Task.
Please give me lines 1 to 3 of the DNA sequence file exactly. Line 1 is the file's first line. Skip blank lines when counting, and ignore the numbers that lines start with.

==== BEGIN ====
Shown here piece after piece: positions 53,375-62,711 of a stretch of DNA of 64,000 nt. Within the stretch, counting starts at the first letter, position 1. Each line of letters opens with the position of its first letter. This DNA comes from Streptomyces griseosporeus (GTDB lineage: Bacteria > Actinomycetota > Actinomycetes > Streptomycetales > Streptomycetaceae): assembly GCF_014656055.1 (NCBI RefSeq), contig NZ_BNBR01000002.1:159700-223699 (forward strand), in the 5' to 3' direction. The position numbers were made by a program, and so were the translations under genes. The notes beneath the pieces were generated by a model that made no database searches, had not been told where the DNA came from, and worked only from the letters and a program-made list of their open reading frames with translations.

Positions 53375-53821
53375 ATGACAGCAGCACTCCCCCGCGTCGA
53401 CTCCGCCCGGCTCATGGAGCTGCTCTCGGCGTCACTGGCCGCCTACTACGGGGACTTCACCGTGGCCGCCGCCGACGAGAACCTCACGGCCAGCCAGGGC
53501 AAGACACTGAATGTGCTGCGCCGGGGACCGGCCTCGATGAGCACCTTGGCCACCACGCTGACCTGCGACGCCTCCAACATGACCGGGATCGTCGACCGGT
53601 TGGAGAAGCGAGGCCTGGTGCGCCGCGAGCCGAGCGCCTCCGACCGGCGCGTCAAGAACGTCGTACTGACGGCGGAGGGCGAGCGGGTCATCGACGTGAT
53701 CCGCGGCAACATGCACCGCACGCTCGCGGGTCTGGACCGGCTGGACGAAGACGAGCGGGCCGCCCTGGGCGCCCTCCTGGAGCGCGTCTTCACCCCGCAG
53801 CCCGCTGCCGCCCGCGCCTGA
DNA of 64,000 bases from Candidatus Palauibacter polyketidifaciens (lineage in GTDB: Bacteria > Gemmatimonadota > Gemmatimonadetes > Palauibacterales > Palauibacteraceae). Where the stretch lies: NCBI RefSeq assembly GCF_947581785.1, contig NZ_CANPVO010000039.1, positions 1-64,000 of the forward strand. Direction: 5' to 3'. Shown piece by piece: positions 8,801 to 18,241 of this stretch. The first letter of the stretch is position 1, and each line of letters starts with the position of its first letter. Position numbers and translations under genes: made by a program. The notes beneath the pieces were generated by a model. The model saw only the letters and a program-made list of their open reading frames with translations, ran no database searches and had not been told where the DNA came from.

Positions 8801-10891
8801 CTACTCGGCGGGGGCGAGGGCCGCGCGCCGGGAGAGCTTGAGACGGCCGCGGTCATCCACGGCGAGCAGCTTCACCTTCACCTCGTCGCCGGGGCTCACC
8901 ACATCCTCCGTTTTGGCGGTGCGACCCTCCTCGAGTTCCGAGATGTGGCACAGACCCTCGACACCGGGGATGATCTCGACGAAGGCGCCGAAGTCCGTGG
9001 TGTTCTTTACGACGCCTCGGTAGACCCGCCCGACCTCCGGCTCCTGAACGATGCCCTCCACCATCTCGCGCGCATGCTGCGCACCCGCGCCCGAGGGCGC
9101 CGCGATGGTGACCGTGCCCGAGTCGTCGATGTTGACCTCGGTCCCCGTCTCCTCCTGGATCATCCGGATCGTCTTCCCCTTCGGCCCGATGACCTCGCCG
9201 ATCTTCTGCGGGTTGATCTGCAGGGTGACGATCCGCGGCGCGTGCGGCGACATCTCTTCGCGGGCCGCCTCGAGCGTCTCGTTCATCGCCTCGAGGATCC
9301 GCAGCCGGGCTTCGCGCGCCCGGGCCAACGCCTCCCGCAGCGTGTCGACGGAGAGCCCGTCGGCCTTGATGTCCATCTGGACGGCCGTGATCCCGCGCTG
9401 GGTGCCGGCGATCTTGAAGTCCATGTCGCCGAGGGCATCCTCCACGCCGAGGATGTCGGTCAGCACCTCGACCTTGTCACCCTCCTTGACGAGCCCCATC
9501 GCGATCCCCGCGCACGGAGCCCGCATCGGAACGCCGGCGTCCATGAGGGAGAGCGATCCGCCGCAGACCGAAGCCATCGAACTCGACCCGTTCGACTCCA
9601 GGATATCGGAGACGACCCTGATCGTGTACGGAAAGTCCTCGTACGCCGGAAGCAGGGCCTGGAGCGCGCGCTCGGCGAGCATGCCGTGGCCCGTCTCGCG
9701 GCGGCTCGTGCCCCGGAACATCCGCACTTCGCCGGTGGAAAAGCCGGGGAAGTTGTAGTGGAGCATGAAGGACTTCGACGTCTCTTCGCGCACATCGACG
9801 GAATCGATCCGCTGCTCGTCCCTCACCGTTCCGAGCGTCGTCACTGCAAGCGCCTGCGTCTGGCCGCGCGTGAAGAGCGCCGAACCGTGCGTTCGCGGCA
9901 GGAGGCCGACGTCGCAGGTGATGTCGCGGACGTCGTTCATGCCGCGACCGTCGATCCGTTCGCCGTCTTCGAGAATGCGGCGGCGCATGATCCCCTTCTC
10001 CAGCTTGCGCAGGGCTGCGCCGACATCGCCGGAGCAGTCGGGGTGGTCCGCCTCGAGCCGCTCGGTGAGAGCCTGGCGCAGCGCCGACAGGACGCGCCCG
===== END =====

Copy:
Shown here piece after piece: positions 53,375-62,711 of a stretch of DNA of 64,000 nt. Within the stretch, counting starts at the first letter, position 1. Each line of letters opens with the position of its first letter. This DNA comes from Streptomyces griseosporeus (GTDB lineage: Bacteria > Actinomycetota > Actinomycetes > Streptomycetales > Streptomycetaceae): assembly GCF_014656055.1 (NCBI RefSeq), contig NZ_BNBR01000002.1:159700-223699 (forward strand), in the 5' to 3' direction. The position numbers were made by a program, and so were the translations under genes. The notes beneath the pieces were generated by a model that made no database searches, had not been told where the DNA came from, and worked only from the letters and a program-made list of their open reading frames with translations.

Positions 53375-53821
53375 ATGACAGCAGCACTCCCCCGCGTCGA